The results of Facebook’s latest policy vote are in and Facebook’s failed voting system is no more.
While the majority of users sought to save the system, only 670,000 of them actually voted. This number, while double the previous vote’s turnout, wasn’t anywhere near the 300 million votes needed to make the results binding.
Very little of this should come as a surprise. As I wrote in a lengthy post last week, Facebook’s voting system has always been a failed experiment and this latest vote proves just how true that is.
While the reason for the low turnout is clearly a combination of institutional negligence (Facebook is an inexplicably awful salesman) and user apathy (voting ain’t sexy) the result is nonetheless crystal clear: Facebook will no longer have to seek user approval for its future policy changes.
One of most significant of these changes is that Facebook will now be able to finally integrate its Instagram data, which will pave the way for a future ad-equipped version of the photo-sharing app. After all, just like Google, Facebook really wants to combine all of its disparate user data.
The death of the voting system, while intensely liberating for Facebook and its stockholders, is bad news for Facebook’s users, who now somehow have even less power than they did before.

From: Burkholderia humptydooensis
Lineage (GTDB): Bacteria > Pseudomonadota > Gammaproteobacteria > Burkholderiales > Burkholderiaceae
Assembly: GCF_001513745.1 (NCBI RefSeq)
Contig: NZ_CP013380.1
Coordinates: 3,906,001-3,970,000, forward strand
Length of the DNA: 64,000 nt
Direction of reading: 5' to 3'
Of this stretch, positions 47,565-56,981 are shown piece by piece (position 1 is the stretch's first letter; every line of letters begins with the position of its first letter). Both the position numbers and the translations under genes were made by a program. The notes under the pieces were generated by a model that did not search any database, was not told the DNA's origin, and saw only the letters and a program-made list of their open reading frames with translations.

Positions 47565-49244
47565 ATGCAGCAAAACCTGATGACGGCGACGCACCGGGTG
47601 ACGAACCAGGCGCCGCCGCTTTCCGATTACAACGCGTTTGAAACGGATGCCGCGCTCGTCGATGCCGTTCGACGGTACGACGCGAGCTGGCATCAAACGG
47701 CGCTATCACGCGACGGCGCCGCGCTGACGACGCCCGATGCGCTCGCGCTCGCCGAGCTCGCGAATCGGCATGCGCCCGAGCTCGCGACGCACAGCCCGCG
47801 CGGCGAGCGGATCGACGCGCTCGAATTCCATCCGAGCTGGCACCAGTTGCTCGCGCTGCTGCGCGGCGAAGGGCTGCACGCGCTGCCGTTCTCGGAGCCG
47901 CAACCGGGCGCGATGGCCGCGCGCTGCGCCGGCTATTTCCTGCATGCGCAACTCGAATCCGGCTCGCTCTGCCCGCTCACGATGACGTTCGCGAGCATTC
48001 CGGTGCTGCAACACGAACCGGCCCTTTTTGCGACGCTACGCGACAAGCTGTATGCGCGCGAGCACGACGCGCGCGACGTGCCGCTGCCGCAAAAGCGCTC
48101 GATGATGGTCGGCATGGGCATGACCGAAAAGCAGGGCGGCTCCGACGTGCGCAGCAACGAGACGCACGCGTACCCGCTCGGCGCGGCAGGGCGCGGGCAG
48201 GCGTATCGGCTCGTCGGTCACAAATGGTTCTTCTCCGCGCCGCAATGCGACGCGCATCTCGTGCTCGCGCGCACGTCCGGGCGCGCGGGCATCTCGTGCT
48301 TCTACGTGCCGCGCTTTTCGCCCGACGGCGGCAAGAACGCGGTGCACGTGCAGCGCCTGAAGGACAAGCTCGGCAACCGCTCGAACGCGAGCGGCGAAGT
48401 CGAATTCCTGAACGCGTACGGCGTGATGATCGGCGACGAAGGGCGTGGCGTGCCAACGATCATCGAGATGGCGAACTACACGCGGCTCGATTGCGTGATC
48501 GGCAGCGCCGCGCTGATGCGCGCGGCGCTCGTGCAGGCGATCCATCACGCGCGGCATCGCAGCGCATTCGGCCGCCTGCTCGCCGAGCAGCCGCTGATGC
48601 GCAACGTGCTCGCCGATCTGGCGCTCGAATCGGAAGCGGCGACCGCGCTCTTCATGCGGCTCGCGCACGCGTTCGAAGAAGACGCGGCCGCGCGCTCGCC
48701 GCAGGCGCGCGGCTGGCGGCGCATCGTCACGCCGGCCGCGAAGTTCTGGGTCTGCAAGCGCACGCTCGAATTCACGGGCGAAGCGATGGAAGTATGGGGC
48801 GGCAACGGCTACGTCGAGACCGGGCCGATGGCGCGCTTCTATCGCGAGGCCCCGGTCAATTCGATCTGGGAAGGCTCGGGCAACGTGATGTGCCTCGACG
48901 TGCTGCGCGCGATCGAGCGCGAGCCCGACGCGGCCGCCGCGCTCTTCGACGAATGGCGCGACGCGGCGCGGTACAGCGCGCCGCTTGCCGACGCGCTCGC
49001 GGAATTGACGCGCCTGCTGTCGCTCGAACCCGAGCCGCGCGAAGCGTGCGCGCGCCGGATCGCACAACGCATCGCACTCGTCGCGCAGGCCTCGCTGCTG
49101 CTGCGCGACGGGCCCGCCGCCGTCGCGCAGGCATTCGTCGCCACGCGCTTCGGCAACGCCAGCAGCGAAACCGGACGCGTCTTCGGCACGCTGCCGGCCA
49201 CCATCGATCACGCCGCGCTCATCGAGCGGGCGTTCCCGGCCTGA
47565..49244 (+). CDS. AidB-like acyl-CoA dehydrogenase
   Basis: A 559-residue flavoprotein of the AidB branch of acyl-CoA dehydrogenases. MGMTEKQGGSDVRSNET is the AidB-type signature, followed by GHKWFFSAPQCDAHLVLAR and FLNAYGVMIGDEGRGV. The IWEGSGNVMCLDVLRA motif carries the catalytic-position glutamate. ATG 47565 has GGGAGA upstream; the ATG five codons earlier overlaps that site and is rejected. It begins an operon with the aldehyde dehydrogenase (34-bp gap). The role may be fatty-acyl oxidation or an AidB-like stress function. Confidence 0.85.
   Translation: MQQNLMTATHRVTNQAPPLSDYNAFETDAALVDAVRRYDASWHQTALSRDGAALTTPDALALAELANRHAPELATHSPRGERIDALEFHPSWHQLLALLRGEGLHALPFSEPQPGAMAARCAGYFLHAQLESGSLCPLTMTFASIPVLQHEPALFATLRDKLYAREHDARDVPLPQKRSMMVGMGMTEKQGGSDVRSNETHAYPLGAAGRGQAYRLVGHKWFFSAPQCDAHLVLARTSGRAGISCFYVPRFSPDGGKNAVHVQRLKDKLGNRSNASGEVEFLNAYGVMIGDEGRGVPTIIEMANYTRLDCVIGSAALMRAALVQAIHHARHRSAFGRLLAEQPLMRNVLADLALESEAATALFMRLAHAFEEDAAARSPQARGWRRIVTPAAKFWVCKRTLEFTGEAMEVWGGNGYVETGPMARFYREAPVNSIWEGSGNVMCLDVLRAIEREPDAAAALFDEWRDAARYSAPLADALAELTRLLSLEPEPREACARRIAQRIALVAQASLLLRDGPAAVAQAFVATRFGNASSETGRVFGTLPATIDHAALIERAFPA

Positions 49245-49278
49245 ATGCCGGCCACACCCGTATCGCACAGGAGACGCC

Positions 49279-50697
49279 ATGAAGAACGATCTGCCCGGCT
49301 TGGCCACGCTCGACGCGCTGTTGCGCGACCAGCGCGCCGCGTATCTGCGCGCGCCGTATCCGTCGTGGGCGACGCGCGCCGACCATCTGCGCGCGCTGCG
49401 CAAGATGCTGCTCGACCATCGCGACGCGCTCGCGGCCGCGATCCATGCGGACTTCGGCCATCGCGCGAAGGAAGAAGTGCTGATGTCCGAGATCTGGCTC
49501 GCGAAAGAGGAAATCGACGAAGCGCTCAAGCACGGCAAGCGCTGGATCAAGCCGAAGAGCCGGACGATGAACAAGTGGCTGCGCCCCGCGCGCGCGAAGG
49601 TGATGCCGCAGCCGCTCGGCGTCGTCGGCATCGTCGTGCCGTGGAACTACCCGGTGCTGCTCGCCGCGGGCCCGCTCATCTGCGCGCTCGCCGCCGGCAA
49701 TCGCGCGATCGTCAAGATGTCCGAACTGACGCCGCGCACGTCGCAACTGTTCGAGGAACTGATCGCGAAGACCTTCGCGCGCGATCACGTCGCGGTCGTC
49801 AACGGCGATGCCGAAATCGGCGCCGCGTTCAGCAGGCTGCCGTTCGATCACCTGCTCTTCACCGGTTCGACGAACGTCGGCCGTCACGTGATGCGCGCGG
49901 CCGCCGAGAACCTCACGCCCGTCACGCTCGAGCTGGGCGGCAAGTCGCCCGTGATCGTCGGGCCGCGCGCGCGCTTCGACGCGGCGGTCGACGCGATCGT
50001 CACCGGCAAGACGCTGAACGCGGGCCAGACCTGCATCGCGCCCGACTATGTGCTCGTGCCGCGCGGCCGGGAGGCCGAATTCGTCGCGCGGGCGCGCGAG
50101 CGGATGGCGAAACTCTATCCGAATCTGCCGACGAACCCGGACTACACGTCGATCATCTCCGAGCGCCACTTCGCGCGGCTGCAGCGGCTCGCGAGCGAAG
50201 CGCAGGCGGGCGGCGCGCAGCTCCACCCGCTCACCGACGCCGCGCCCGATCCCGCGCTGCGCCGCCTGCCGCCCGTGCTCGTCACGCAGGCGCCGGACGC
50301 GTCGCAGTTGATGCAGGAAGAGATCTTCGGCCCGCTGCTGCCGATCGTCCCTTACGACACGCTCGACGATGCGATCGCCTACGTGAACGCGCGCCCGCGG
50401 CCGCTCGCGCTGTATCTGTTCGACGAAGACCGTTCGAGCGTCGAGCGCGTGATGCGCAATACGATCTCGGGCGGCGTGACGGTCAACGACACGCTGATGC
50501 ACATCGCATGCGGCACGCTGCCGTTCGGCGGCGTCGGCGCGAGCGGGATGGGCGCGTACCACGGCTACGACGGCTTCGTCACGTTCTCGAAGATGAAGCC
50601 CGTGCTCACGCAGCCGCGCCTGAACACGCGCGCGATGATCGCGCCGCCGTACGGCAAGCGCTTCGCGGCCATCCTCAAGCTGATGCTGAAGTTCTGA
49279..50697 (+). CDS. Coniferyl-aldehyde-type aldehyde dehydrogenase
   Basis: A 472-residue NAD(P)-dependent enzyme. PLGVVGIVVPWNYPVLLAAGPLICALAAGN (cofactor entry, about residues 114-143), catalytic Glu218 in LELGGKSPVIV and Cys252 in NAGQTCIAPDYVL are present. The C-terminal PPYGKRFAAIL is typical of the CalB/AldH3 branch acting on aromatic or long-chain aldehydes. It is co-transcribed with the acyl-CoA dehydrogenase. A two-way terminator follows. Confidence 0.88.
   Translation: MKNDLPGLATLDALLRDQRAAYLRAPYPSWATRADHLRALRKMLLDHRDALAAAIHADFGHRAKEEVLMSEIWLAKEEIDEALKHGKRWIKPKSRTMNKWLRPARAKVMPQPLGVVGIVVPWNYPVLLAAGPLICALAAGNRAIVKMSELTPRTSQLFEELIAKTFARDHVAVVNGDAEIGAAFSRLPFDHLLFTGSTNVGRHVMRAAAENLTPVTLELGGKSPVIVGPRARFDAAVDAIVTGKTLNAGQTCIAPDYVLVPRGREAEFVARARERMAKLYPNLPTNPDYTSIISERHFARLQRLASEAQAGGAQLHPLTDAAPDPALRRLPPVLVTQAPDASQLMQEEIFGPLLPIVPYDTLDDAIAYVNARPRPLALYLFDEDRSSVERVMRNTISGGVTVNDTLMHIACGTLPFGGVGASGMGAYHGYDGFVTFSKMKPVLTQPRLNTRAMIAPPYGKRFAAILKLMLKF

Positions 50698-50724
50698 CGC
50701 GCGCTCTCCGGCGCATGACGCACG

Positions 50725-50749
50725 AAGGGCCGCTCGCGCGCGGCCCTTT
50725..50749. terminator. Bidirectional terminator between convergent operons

But its a wakeup call, too, because it should hopefully prove to users that Facebook’s real allegiance isn’t with user privacy but rather with its bottom line. While this has been a very obvious reality for a long while now, it’s still one that’s been lost on many, many Facebook users.
Facebook is no longer a democracy — but then again, it really never was one to begin with
VentureBeat and marketing technology analyst David Raab are working on a new Marketing Automation usage and ROI study
. If you currently use a marketing automation system, help us out by answering the survey.
If you do, we'll share the resulting data with you.